The talk of the day is undoubtedly the flattening of US yield curve with the spread between the 10-year and 2-year yields fell to 64 bps, the lowest level since November 2007 on Thursday. Meanwhile, the spread between 30-year and 5-year yields also dropped below 75 bps, the lowest in about 2 week. Flattening yield curve has raised concerns as this is probably also a reason of diminished risk appetite this week, apart from disappointing global macro dat. Textbook knowledge suggests a normal yield curve is upward-sloping as yields for longer-dated investments are higher than shorter-dated ones. An inverted yield curve (short-dated yields exceed those of long-dated) is usually a signal of upcoming economic recession. A flat yield curve is the transitory period from a normal to an inverted curve. However, this interpretation does not necessarily hold true. For instance, US’ economic growth managed to avoid recession, despite a series of global economic crisis from 1995-2000, years after the sharp yield curve flattening from 1994 to 1995 (Second Chart).
Coincidence with Fed Tightening
Meanwhile, we notice that US yield curve flattens as the Fed is in the tightening cycle. The chart below shows that US 10-year and 2-year yield spread narrow significantly during the 5 Fed funds rate hike cycle since the 1980s. For instance, in the previous tightening cycle from June-2004 to June-2006 when the Fed increased the policy rate by +425 bps, the 10-year and 2-year yield spread plunged -157 bps. Yet, the extent of flattening, indicated by the narrowing of yield spread, does not necessarily increase with the number of rate hikes. The current rate hike cycle began in December 2015 as the Fed raised the policy rate for the first time since the global financial crisis. While missing its own guidance with only one rate hike in 2016, the Fed is on track to raise the policy rate for three times this year, followed more hikes in 2019. The tightening cycle, as possibly the yield curve flattening, has just begun.
The recent flattening is characterized as ‘bear flattening’, as the flattening of the yield curve is more driven by the rise in short-dated yields (e.g. 2-year yield), compared with ‘bull flattening’ which is driven by the fall in long-dated yields (e.g. 10-year yields). This phenomenon also happened in the previous three rate hike cycles (1994-95, 1999-00 and 2004-06). The chart below shows that the last yield curve steepness peaked in December 2016 and has flattened 70 bps since then (as of November 15). During the period, 2-year yield rose +49 bps while 10-year yields slipped -22 bps. The recent rally in 2-year yields to the highest in 7 years has clearly been driven by December rate hike expectations. CME’s Fed funds futures have fully priced in a rate hike next month over the past two days, compared with 98.2% chance last week and 88% last month. The latest inflation report has reinforced, if not intensified, such hope. While headline CPI in moderated to +2% y/y in October from +2.2% a month ago, this had been widely anticipated. Surprisingly, core inflation climbed +0.1 percentage point higher to +1.8%, marking the first increase since January.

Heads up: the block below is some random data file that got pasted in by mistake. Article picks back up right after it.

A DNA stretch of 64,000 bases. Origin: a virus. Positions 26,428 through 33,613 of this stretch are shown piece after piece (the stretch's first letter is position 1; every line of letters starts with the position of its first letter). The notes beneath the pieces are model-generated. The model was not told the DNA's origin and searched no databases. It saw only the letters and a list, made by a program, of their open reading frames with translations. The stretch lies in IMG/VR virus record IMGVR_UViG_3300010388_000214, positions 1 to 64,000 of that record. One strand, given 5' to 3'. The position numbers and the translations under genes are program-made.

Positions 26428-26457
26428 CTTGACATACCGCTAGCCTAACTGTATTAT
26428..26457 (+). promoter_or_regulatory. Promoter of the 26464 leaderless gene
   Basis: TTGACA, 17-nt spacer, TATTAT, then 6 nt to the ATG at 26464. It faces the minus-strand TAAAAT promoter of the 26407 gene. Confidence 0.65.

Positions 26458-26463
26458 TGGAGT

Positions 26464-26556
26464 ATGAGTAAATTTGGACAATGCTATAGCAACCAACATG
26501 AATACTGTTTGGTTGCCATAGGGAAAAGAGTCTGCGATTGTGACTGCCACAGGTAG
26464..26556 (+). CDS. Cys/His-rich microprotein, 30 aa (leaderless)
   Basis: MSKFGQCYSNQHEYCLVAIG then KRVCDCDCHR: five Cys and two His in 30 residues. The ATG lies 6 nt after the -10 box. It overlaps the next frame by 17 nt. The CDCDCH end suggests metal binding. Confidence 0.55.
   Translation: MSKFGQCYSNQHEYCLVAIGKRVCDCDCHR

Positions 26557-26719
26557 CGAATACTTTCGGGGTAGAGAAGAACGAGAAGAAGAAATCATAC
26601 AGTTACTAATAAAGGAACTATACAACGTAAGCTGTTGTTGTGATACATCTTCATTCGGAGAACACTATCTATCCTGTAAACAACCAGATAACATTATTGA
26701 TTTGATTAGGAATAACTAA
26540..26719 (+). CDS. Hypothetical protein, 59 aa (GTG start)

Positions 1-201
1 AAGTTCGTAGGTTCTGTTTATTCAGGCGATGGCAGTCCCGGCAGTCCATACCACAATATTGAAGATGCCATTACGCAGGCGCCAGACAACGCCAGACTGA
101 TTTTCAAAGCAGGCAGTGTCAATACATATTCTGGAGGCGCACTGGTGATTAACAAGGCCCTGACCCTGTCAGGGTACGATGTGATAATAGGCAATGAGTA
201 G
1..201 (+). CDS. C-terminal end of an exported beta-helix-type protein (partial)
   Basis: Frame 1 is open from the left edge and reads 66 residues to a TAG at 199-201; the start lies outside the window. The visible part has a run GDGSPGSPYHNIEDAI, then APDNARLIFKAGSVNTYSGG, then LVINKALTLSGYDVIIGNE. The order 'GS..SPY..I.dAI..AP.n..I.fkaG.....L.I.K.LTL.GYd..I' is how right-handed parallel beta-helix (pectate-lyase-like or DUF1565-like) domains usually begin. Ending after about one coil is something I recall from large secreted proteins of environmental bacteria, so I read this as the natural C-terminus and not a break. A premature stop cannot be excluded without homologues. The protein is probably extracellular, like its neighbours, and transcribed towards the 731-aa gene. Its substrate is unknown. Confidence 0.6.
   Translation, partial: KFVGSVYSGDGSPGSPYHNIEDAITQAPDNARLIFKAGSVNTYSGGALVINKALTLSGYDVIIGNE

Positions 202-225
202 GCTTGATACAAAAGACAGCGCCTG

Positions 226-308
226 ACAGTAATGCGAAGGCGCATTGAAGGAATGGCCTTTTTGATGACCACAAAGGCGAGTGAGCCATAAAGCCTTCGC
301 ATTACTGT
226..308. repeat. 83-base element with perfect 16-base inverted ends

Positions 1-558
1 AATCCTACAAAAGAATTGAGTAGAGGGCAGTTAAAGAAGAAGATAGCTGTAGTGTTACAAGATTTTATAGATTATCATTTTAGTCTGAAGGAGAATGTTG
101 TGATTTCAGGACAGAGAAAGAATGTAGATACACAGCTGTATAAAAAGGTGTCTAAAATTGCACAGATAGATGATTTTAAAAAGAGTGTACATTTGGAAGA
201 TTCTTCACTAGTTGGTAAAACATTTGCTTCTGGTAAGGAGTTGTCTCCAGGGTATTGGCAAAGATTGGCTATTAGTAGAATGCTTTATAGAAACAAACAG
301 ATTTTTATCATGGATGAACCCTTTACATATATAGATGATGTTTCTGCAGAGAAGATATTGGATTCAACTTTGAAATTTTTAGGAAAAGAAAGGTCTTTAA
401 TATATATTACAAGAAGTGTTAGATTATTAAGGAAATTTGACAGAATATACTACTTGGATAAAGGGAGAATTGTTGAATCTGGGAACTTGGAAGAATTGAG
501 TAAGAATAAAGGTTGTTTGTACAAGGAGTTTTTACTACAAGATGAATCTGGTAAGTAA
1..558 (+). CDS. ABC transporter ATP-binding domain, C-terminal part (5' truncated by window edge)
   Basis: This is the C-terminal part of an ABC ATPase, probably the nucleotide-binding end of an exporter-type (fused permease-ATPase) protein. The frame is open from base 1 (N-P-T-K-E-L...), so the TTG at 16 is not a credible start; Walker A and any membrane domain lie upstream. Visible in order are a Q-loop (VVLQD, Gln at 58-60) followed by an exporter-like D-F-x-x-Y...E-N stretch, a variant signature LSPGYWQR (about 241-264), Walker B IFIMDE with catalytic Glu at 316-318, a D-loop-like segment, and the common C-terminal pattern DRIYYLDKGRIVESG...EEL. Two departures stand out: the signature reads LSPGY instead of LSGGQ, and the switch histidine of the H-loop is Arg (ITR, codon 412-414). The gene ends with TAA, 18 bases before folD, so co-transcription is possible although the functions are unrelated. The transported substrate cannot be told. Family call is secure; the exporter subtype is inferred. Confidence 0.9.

Yield Curve and Inflation Expectations
Yield curve flattening also reflects the low inflation expectations in the US. Persistently subdued inflation has put the Fed in a dilemma in its rate hike decision. For many months, the Fed has admitted that inflation has stayed low. Yet, the members have decided to look through the weaknesses which are resulted from transitory factors. At the November FOMC meeting, the members indicated that ‘inflation for items other than food and energy [core inflation] remained soft’. They also noted that CPI measures ‘have declined this year and are running below +2%’. On net, the Fed continued to characterize the near-term risks to the economic outlook as ‘roughly balanced’, and it would continue ‘monitoring inflation developments closely’. We certainly do not expect the Fed to change the tone in December merely because of October’s upside surprise. Yet, the stronger-than-expected core CPI would inevitably justify the rate hike decision. A ‘bear flattening’ this time evidences that the market has been convinced by the Fed that its normalization policy would continue despite soft inflation.